photography by Elizabeth Lavin

James Chippendale

James Chippendale of CSI Entertainment Insurance on waiting tables, U2, and his battle against cancer.

James Chippendale has had a knack for developing niche insurance programs since his early days at management agency Gregg-Miller & Associates. In 1994, Chippendale founded CMI, which later became Dallas’ CSI Entertainment Insurance, after recognizing the need for personalized insurance covering concerts and sporting events; the category can include everything from event cancellation and liquor liability to protection for volunteers and teams against bodily injury and litigation costs. When the Rhode Island nightclub fire took the lives of 100 people in 2003, Chippendale’s business quadrupled overnight. Now CSI is one of the country’s largest entertainment-insurance brokers, with 15 employees and a projected income of $12 million this year. The firm provides  coverage for more than 3,500 concerts and special events each year, insuring everything from Lollapalooza and REM to Lance Armstrong’s cycling team and Patti LaBelle. Chippendale’s CSI office is located in Deep Ellum—fitting for the music-loving CEO who’s known to attend most of the events his firm covers.

Age: 39

Title/Company: President and CEO/CSI Entertainment Insurance

Tenure: 15 years

What was your first job? Washing dishes at a Dallas restaurant called Peppers. I worked my way to busing tables and then waiting.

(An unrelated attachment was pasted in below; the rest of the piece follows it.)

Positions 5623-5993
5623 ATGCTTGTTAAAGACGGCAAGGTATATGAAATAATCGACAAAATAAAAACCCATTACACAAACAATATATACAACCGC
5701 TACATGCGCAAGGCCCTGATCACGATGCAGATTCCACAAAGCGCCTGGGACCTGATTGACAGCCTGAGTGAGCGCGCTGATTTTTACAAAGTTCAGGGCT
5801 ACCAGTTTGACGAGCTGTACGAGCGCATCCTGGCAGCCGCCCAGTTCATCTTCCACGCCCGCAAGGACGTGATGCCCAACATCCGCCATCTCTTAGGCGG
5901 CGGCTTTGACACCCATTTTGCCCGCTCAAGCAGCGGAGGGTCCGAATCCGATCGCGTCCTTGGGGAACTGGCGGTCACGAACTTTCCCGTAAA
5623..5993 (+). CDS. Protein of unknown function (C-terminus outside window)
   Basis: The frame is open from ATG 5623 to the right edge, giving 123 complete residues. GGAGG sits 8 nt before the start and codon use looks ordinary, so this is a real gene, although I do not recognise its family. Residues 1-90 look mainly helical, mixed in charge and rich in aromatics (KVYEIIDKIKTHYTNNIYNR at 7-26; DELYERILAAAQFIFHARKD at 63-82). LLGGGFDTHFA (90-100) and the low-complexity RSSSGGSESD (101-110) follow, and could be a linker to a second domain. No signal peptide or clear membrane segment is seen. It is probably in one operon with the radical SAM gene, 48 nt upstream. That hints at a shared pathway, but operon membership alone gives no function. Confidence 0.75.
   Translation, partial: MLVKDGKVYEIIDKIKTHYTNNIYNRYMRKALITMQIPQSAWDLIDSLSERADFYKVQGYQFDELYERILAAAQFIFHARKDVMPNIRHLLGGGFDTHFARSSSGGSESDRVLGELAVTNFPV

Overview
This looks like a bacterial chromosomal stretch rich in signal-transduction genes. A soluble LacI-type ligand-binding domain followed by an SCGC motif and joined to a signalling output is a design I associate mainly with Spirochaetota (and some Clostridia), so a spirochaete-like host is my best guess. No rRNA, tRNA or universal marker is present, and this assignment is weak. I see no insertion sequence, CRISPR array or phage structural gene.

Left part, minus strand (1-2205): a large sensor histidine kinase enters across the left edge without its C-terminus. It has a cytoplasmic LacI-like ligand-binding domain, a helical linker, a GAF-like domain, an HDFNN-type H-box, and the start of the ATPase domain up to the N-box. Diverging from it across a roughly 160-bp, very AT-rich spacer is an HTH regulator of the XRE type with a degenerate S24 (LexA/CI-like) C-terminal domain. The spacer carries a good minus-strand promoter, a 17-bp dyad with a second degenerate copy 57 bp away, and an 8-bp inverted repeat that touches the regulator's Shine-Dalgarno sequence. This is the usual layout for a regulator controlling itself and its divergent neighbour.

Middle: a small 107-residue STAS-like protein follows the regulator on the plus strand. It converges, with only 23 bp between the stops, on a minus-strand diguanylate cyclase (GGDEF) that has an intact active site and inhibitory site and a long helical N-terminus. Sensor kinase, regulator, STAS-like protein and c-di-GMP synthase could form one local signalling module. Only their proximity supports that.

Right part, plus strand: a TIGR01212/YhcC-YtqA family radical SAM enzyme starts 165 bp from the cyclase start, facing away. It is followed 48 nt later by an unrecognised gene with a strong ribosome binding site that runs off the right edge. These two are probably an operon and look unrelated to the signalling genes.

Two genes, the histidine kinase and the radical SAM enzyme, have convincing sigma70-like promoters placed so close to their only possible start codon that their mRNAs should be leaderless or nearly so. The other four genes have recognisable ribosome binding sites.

What was your worst job? Working at a place called The Rusty Pelican in Dallas. I would smell so bad when I came home my mom would make me strip my clothes off as soon as I walked in the door.

If you couldn’t say “the people I work with,” what would you say is the best part of your job? Being a part of the experience. The people, the music, the whole experience.

What is overrated in your job? I used to be that guy who thought making money was what mattered. But it’s all about having great people and experiences. Some people are so miserable because they are connected to this thing they created based on material things.

What’s you favorite place in Dallas? [Plano’s] Arbor Hills. Dallas can get so brass and concrete, so to find this little gem with its trails and hills is nice.

What book is on your nightstand? A New Earth by Eckhart Tolle. It’s about living a good, positive life.

What’s your favorite TV show? South Park. It’s my 30 minutes of mindless fun every night where I don’t have to think or analyze—and it’s still intelligent and current.

What’s your most recent major purchase? I tend to spend my money on experiences rather than material things, though I do have a shoe fetish. Mostly my purchases go along with traveling.

What’s your favorite type of music? My favorite artists are New Order, Massive Attack, and U2. I’m all across the board, classical to punk. 

What’s the best advice you’ve received? “Don’t be attached to the outcome.” That helps me focus. If I don’t get a deal, that’s OK. I don’t stake my identity on the outcome.

What has been your greatest challenge? Battling cancer. I had an excellent assistant to run my business for three years while I struggled. I [approached] cancer with a business mind; I analyzed it and learned as much about my enemy as possible so I could fight it.


What is your passion?
My foundation, the LoveHopeStrength Foundation. We produce concerts around the world to raise money for cancer centers, so everyone can have access to the best doctors and research. Our goal is to have a cancer center in every country in the world.

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